BIRMINGHAM, Ala. — Just two years after striking down the state’s law criminalizing sodomy, the chief judge of the Alabama Court of the Judiciary (COJ), who also serves as an elder and Bible teacher at The Church at Brook Hills, joined his colleagues in their unanimous decision to suspend Alabama Supreme Court Justice Roy Moore on Friday.
“[I]t is the unanimous judgment of this Court that Chief Justice Moore should be suspended from from office without pay for the remainder of his term,” Judge J. Michael Joiner wrote for the panel of nine judges.
As previously reported, according to his biography, Joiner is an elder and Bible teacher at The Church at Brook Hills in Birmingham, formerly led by “Radical” author David Platt, who now serves as the president of the Southern Baptist International Mission Board.
“He is an active member of The Church at Brookhills where he teaches a Bible study class,” Joiner’s judicial bio reads. “He previously served as Deacon and Chairman of the Shelby Baptist Association Credentials Committee.”
“Mike Joiner and his wife, Cathy, … have been members of Brook Hills since 1998,” the Church at Brook Hills also outlines on its page listing Joiner as being on the administrative elder team.
“Mike is a judge for the Alabama Court of Criminal Appeals. Mike currently leads a small group on Sunday mornings and recently served on a mission trip to Honduras. He plans to return there this year,” it continues. “Mike believes his spiritual gifts are teaching and administration.”
In 2014, Joiner, who serves on the Alabama Criminal Court of Appeals, likewise joined his colleagues in striking down a state law that criminalized those who engage in “deviate sexual intercourse with another person,” and “[c]onsent is no defense to a prosecution.”
The case, Williams v. Alabama, centered on a Dallas County man who sodomized another man, and was sentenced to 12 months behind bars for sexual misconduct under the law.
“The Supreme Court concluded that the statute violated the Due Process Clause of the Fourteenth Amendment to the United States Constitution and that it ‘further[ed] legitimate state interest which can justify its intrusion into the personal and private life of the individual,’” the justices wrote. “Because ‘[t]he only federal court whose decisions bind state courts is the United States Supreme Court’ Lawrence controls our decision.”
On Friday, Joiner described Moore as one who has wasted taxpayer money by being placed on trial, and has a record of being defiant. He pointed back to Moore’s removal in 2003 when he refused to remove the Ten Commandments from the Alabama Supreme Court.
“[T]his is the second time Chief Moore has caused himself to be brought before this court for taking actions grossly inconsistent with his duties as chief justice and in violation of the Canon of Judicial Ethics,” he wrote. “The result in both instances has been a lengthy, costly proceeding for this court, the JIC, and, most unfortunately, the taxpayers of this state.”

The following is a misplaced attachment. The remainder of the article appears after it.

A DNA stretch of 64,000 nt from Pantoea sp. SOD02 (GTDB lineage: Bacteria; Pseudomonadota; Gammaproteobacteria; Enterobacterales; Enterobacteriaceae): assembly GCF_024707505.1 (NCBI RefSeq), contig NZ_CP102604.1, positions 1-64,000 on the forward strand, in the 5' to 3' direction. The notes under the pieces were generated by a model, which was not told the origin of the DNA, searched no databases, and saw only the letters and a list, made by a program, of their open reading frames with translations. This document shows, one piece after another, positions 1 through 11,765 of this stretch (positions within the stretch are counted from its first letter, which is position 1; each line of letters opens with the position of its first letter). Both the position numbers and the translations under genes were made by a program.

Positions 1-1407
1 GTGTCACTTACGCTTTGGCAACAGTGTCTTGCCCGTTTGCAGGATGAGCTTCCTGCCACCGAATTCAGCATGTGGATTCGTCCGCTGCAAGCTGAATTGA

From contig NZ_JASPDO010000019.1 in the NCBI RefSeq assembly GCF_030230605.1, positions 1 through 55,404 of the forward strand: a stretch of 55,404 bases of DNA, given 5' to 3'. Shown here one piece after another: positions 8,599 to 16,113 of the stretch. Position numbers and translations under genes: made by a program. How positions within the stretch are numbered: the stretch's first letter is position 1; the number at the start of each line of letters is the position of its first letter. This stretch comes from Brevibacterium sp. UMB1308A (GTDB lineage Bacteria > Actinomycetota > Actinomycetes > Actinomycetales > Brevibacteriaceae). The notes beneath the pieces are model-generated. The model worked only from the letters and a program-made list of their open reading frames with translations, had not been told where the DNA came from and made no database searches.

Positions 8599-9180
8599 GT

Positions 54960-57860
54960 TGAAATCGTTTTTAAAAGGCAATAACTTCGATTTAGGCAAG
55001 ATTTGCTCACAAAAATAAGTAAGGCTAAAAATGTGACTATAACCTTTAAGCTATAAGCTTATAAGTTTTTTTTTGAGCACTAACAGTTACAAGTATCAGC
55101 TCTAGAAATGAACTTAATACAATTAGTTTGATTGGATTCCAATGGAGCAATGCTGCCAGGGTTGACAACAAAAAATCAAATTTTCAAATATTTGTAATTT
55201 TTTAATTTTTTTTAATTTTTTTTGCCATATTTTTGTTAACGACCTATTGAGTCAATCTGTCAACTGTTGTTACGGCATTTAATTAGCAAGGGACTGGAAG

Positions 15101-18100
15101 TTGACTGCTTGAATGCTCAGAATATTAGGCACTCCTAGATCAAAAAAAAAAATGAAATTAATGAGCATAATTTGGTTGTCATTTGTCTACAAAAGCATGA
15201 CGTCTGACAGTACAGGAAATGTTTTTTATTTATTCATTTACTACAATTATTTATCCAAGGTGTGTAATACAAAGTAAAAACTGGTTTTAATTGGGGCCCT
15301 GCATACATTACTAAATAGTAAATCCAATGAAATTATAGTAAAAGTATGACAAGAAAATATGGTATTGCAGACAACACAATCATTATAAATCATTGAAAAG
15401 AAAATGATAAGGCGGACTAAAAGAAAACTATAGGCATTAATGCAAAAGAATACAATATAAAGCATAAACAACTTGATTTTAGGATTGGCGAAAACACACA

“In the JIC’s view, Chief Justice Moore’s conduct in this case is even worse than the conduct that led to Chief Justice Moore’s removal in 2003, because the order in this case, if complied with, would have put 68 probate judges in direct defiance of federal law,” Joiner stated in the suspension order.
He said that Moore’s use of case law in his memo to state probate judges surrounding the issuance of “gay marriage” licenses was “incomplete, misleading and manipulative.”
“Just as Chief Justice Moore’s decision that he wouldn’t ‘move the [Ten Commandments] monument,’ was, in fact, defiance of the federal court order binding him, a disinterested reasonable observer, fully informed of all the relevant facts, would conclude that the undeniable consequence of the January 6, 2016 order was to order and direct the probate judges to deny marriage licenses in direct defiance of the decision of the United States Supreme Court,” Joiner wrote.
He pointed to the Supreme Court’s words that its decision applied “in all states,” which meant, Joiner said, that its ruling superseded all lower court decisions nationwide. Moore had rather believed that the Supreme Court’s ruling only applied to the states involved in the case: Michigan, Kentucky, Ohio and Tennessee—and not Alabama.
As previously reported, Moore had stated during his trial before the COJ last week that he did not “encourage anyone to defy a federal court or state court order,” remarking that it is “ridiculous” to believe otherwise.
“I gave them a status in the case, a status of the facts that these orders exist,” he said. “That is all I did.”
But the COJ said in its decision that it did not agree that Moore’s Jan. 6 memo was “merely to provide a ‘status update’ to the state’s probate judges,” but could indeed be considered an order not to issue licenses to homosexuals in defiance of the U.S. Supreme Court.
Therefore, it declared Moore guilty of failing to “perform the duties of his office impartially,” failing to “avoid impropriety,” failing to “respect and comply with the law” and failing to “abstain from public comment about a pending proceeding in his own court,” among other charges.
“For these violations, Chief Justice Moore is hereby suspended from office without pay for the remainder of his term. This suspension is effective immediately,” Joiner wrote.
The Church at Brookhills did not return a calls for comment, and a secretary would not confirm Joiner’s position as elder although his information is posted on the church website.
Christian News Network previously spoke with Executive Pastor Dennis Blythe, who stated that he didn’t see Joiner’s ruling in the Alabama sodomy case as being a concern, but said he would pass the information on to Senior Pastor Matt Mason. None of the members of the megachurch that Christian News Network spoke to said that they knew Joiner.
Mason was unable to be reached for comment and messages were not returned.